After only a third of graduates showed up to their Fall graduation, UF decided it had to make changes, again.
UF students graduating in Fall will once again walk across the stage at the O’Connell Center and have their names read, said Stephanie McBride, UF’s director of commencements. The single university-wide commencement at the Ben Hill Griffin Stadium won’t be held for future Fall graduates.
There will be three bundled ceremonies for bachelor’s and master’s graduates from different colleges during this weekend.
UF President Kent Fuchs approved the changes on Jan. 25, McBride said.
The decision to make the changes came in part after about 530 guests and graduates of last Fall’s commencement completed a survey about their experience, McBride said. Some said they enjoyed the changes, but others noted a dislike for bearing the rainy weather in the open stadium and the feeling of a sparse crowd.
The decision was also motivated by numbers, she said. There are typically about 3,600 graduates in December and 8,500 graduates in May. The O’Connell Center seemed to be a better fit for the smaller Fall graduating class size.
These changes will not apply to the Spring commencements, which will follow the format started last Fall of having a university-wide ceremony in Ben Hill Griffin Stadium as well as college recognition ceremonies over the course of the weekend, McBride said.
Summer commencement will remain as it always has, with two ceremonies held at the O’Connell Center, one for doctoral graduates and the other universitywide, McBride said.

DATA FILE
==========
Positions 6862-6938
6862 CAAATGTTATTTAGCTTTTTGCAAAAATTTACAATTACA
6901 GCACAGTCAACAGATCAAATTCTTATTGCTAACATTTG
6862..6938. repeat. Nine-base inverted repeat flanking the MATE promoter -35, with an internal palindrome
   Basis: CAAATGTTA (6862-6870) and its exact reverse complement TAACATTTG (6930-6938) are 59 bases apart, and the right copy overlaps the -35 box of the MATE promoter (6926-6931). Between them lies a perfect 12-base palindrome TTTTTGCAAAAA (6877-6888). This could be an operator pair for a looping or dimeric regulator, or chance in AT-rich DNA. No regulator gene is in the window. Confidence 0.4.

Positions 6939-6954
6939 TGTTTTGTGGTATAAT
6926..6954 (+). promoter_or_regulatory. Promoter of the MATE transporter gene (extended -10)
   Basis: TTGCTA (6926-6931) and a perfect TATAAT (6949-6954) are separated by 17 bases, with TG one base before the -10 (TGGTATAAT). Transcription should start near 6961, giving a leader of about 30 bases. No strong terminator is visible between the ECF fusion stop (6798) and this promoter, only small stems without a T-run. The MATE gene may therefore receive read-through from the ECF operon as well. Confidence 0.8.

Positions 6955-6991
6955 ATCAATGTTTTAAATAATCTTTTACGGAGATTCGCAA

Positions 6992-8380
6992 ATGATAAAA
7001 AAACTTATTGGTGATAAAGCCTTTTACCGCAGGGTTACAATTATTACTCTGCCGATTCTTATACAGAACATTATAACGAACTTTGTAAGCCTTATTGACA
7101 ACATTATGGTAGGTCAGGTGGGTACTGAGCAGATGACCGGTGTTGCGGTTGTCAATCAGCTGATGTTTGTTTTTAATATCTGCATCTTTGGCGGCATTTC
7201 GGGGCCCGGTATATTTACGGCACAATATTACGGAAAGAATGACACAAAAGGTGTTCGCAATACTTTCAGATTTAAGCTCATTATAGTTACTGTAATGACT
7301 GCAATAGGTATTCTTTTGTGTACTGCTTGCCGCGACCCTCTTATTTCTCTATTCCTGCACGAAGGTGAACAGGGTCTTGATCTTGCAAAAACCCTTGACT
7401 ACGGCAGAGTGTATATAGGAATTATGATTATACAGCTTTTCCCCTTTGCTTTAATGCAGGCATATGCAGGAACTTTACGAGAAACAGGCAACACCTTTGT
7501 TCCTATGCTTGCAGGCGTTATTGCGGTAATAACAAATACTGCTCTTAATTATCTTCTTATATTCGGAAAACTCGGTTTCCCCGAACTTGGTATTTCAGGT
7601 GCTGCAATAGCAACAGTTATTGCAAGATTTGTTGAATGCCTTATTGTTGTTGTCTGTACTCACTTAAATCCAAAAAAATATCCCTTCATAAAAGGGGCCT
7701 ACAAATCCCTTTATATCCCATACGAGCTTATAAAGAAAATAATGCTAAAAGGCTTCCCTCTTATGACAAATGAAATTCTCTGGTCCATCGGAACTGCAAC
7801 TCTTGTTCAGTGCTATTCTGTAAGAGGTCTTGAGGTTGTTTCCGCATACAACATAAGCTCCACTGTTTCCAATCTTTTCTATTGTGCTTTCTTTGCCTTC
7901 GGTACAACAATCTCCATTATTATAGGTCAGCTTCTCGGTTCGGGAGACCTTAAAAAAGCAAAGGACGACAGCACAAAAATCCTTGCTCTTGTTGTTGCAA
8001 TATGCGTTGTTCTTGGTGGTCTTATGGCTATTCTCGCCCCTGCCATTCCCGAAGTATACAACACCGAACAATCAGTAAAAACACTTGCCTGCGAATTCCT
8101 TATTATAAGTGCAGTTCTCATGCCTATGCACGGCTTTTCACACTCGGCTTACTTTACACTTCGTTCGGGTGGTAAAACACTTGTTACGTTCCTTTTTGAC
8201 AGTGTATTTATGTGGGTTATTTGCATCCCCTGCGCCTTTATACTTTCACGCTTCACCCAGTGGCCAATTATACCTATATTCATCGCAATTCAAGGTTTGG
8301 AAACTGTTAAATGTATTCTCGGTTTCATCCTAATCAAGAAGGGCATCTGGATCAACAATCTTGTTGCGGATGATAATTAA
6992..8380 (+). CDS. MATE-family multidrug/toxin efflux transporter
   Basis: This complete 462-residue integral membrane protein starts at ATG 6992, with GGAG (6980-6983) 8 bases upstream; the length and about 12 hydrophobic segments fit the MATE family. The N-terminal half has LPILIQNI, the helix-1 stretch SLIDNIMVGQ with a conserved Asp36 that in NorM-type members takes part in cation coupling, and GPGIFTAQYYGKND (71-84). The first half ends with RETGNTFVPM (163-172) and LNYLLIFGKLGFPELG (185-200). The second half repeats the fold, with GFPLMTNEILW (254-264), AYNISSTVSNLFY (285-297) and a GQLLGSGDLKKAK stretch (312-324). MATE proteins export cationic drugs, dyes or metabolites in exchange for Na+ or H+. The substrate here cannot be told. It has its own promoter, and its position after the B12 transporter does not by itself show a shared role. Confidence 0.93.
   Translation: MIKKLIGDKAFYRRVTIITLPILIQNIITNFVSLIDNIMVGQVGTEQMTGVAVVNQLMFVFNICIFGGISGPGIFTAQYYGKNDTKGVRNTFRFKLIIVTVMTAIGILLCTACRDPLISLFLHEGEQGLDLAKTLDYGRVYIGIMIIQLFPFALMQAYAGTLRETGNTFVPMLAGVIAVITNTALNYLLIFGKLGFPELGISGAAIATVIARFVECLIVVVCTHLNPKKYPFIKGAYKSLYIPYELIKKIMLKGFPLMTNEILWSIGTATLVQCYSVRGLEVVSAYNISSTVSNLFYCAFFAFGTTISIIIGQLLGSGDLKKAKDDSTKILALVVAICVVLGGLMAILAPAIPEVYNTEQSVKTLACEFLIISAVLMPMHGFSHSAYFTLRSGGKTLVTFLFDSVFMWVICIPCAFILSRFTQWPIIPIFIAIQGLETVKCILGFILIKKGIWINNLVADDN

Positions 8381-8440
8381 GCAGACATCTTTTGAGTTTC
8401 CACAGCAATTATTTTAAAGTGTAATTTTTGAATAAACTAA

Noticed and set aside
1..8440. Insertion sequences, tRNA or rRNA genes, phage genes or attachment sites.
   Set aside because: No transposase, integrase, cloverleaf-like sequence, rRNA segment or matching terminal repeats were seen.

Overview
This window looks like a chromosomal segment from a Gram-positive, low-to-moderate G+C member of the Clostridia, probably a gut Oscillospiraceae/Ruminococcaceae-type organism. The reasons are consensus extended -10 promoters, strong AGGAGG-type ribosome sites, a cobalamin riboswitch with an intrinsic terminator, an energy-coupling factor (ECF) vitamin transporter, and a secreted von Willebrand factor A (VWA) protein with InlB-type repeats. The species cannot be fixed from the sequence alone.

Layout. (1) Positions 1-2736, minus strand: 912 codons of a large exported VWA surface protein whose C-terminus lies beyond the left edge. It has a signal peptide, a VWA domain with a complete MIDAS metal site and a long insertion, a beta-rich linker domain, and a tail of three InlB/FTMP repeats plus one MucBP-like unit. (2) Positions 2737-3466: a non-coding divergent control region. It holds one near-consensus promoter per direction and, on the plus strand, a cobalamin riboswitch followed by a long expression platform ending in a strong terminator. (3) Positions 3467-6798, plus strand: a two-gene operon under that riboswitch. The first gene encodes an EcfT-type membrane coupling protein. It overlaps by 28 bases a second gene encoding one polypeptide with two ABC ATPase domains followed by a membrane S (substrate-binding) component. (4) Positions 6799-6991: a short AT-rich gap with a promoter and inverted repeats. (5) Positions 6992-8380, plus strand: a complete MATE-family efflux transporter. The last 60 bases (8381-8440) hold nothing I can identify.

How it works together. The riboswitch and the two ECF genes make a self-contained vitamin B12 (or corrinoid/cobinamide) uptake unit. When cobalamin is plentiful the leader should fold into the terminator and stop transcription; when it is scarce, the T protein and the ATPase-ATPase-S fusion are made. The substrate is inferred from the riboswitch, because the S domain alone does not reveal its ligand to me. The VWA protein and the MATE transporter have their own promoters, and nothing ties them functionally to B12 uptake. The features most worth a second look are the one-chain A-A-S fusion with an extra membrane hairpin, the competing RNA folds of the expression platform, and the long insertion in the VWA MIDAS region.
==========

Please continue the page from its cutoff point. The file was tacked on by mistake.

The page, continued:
UF changed the commencement procedures in Fall after nearly 50 years of the same routine following national news of at least three black students being shoved off stage last Spring by a marshal. They were seemingly rushed off for pausing on stage to perform a celebratory dance, which was a historical multicultural fraternity ritual for some.
Anthony Rojas, a 23-year-old UF political science master’s student who led a campaign against the university-wide stadium graduation, said student pushback helped show administrators how important being individually recognized is.
“My heart breaks for the people who did not get this chance,” Rojas said. “I’m happy we can learn from the mistake and see this was not the best way to go about it.”
UF continues to focus on their commitment to celebrating students for its accomplishment at graduation, said UF spokesperson Margot Winick.
“This seemed like the best way to honor the students and create a celebratory environment and atmosphere,” Winick said.
Update: This article was updated to include that UF President Kent Fuchs approved the commencement changes on Jan. 25.